International – Demonstrating medical device cyber risk management to regulators and clients

“My medical device doesn’t have network or wireless connectivity, so cybersecurity regulatory requirements don’t apply, correct?” We get this question quite often during initial conversations with medical device manufacturers. The short answer is, that assumption isn’t all that accurate.

During discussions we often discover that the device in question has exposed USB or ethernet ports that oftentimes aren’t disabled and furthermore don’t require data to be encrypted. Sometimes we find that there is a CAN bus as part of the device’s command and control communications. Typically, the answer is that the main risk control that has been deployed is that the device sits in an access-controlled room.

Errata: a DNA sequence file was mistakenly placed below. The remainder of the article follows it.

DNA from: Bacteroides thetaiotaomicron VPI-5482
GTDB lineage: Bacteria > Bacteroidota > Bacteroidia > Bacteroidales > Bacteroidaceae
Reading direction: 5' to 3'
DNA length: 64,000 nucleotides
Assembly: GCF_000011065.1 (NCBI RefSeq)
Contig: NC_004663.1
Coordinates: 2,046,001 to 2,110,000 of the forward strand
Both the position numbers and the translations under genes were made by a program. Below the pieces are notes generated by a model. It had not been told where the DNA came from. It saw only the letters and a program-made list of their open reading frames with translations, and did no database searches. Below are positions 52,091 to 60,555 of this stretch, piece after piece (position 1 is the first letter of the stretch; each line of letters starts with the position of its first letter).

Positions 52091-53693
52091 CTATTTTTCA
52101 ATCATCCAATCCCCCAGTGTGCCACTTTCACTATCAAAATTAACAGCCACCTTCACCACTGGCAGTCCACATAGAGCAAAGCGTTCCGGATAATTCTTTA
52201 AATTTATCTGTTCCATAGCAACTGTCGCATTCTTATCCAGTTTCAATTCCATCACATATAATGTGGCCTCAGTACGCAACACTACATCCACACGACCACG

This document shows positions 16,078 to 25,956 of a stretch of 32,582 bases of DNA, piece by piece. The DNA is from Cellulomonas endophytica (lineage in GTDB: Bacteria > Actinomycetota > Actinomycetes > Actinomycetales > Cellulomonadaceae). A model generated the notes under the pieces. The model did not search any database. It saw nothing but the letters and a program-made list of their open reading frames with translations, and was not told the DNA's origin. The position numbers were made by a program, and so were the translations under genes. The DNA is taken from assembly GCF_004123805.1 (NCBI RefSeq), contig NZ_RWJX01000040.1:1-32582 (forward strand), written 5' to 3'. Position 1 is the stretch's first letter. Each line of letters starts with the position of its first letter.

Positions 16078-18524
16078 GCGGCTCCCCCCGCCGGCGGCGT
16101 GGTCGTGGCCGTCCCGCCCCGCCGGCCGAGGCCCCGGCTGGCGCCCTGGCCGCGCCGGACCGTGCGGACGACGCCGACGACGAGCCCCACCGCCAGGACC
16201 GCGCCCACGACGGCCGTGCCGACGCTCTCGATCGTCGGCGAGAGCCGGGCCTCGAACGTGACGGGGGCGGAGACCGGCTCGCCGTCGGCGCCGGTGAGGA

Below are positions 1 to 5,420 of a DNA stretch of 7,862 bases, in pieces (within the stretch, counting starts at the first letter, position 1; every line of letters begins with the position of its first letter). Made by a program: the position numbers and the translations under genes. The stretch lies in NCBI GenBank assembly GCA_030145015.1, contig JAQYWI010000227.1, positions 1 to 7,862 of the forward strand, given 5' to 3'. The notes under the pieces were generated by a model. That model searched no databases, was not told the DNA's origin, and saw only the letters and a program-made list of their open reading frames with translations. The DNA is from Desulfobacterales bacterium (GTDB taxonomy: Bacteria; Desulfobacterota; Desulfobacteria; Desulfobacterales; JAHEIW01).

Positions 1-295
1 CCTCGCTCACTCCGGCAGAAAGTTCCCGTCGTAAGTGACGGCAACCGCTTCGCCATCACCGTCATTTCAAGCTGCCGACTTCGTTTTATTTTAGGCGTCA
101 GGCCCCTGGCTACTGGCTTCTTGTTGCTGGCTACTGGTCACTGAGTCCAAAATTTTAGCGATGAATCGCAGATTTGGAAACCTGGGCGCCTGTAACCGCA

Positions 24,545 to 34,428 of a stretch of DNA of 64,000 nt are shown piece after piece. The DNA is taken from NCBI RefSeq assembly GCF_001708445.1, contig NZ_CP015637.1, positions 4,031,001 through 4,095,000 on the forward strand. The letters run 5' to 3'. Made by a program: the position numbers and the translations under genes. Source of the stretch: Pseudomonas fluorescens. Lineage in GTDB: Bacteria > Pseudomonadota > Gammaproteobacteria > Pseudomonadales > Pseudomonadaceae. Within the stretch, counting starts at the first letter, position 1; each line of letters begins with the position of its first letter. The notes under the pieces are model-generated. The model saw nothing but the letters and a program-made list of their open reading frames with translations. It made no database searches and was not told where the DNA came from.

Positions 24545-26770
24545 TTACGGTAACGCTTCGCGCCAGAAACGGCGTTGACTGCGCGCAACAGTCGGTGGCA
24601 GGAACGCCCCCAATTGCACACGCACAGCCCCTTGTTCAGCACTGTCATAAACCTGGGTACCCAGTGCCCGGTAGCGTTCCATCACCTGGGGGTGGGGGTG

Often, we follow this exchange with a simple question: “What if an attacker were able to gain access to your device, what could they potentially do?” We ask that question because we know that the spirit of the regulatory guidance documents that have come out over the last few years focuses on shared responsibility, so simply saying that a device isn’t network-connected or sits behind an access-controlled room does not adequately address the potential cyber risk of a device. An attacker could…